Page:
Welcome To the Matrix - thoughts on Ancestry.com :: FamilyTreeCircles.com Genealogy
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Welcome To the Matrix - thoughts on Ancestry.com

Article by TLBoehm

So my latest diversion is keeping me from pummeling several key people in my life. An obssession is a powerful thing....sigh. Unfortunately, those little obssessive monsters we think we can control sometimes rear up in the most vicious fashion and sink their fangs into our unsuspecting, soft underparts.
I decided to "check out" Ancestry.com on solid reference (and the mere fact that evey search engine on the planet stops there...) and at first it was wonderful. Multiple family lines right there in a single mouse click (FEEL THE POWER!) and that's when it happened. My other neurotic tendencies started vieing for attention. I understand that the LDS organisation has exhaustive genealogical evidence - and while my protestant Christian POV does not always dovetail with the reasoning behind the research - (and I'm simply not going "there" today) one cannot ignore the MASSIVE amount of data the LDS church has accumulated and made available to the common peep like me. And so, I became suspicious of the crawler mechanism that was enabling me to add so many names to my tree....how does it know? How can it be true? How can I validate it? After spending three months accumulating 1800 names the hard way - here I am with 800 names in a week...hmm.
Smith wasn't far off....Humans....they're like a virus...spreading geometrically...and I feel the strong urge to unplug from the Matrix.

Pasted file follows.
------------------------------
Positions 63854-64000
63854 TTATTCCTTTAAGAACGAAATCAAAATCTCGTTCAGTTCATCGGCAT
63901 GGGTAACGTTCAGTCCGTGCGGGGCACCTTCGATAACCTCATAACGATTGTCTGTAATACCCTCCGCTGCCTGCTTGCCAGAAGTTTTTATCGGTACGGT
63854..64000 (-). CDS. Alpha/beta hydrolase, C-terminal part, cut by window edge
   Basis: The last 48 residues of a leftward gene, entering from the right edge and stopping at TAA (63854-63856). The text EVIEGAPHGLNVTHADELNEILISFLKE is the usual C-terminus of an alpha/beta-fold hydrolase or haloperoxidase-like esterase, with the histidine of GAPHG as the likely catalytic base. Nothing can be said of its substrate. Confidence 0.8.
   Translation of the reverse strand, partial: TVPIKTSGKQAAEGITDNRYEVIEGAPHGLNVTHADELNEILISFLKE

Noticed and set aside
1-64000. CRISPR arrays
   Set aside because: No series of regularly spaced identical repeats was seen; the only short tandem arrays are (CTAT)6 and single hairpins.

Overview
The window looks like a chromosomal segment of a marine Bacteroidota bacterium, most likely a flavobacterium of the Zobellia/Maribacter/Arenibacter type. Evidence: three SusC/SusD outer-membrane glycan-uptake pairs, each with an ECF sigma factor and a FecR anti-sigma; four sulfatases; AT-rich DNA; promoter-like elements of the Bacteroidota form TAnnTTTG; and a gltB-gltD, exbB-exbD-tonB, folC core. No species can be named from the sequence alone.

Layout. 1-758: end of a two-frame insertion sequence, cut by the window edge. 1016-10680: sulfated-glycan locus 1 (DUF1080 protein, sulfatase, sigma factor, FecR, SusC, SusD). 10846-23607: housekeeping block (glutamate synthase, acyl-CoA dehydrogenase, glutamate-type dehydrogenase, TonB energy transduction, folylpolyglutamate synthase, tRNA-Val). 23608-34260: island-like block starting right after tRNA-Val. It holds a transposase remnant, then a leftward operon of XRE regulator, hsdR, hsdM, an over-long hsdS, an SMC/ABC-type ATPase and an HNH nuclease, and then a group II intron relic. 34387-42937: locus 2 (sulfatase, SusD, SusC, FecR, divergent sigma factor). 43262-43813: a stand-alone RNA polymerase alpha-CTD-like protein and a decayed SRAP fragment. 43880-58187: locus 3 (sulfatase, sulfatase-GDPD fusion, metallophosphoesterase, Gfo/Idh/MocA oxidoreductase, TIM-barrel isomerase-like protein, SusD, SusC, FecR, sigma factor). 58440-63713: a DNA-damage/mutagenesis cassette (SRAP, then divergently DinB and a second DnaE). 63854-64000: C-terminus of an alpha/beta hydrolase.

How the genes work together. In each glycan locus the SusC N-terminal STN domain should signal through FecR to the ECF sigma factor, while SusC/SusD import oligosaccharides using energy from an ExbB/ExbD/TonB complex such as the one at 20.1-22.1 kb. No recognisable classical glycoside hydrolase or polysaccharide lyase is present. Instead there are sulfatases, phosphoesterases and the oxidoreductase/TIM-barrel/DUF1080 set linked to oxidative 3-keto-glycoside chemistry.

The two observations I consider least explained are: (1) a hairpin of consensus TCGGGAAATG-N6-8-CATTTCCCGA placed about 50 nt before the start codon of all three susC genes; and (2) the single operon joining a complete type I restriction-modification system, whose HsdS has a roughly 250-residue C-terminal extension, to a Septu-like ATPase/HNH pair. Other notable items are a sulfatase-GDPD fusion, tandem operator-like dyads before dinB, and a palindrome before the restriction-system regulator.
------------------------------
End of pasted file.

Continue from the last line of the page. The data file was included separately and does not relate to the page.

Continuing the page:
The issue is, I'm anal. I want to prove the data. I want to control it. And its popping up on my pristine tree like spring leaves. I suppose I am suffering from information overload.
If you can get census data, land purchase data and birth,marriage,death records all stating the same name at the same time - I have a level of comfort. Individual family trees are a bit more suspect in my humble eyes - although surname to surname - one would think the hobbyist researcher would pay closer attention to his own bloodlines. As for me, "Stepfamilies" are common and often more known than the blood family, so I'm following a few of them too. (all the way back to the 1600's?)
And so, in the midst of things like an office move, a truck with an antifreeze leak, schools that won't call back (and registration is next week, same days as the office move) a brand new chair that won't assemble (the screw holes are not aligned on the back of the chair. Nice.) and "family" in town - obsessing about ancient deceased relatives is the preferred diversion. Its just easier to curse the little green "leaves" (if you put a name on your family tree - and Ancestry has any other information on that name - a green leaf icon pops up beside the persons name. its very cute.) on my ancestry page than it is to deal with the reality of all the "opportunities" in my day.

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by TLBoehm Profile | Research | Contact | Subscribe | Block this user
on 2012-08-13 16:38:30

TLBoehm , from New Mexico, has been a Family Tree Circles member since May 2010. is researching the following names: BOEHM, HUGHES, KEELEY and 5 other(s).

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by TheSandlapper on 2012-08-14 02:24:17

I think you're right .Right now I sit with months of research ,I'm checking dates.All because my friend told me this wasn't accurate .I asked him if he was alive then ?He replied no.I said that they spent hours just working on family trees.Just like I told him this is not just speculation.He thinks I should go to the grave yard and leave it at that .My other friend did that.Some how I wonder how he gets this isn't accurate.I can't spend 60hours a week researching.Some how they can.I love this .

by TLBoehm on 2012-08-14 10:31:41

thank you. One wonderful thing I've learned with Ancestry is - you can reach out via message to those family trees that keep popping up on your own lines and ask them the question about their data. Many genealogists are giving people and enjoy the opportunity to share their research with another person. For older ancestors, I've found a plethora of information on sites like this one, and even Wikipedia.

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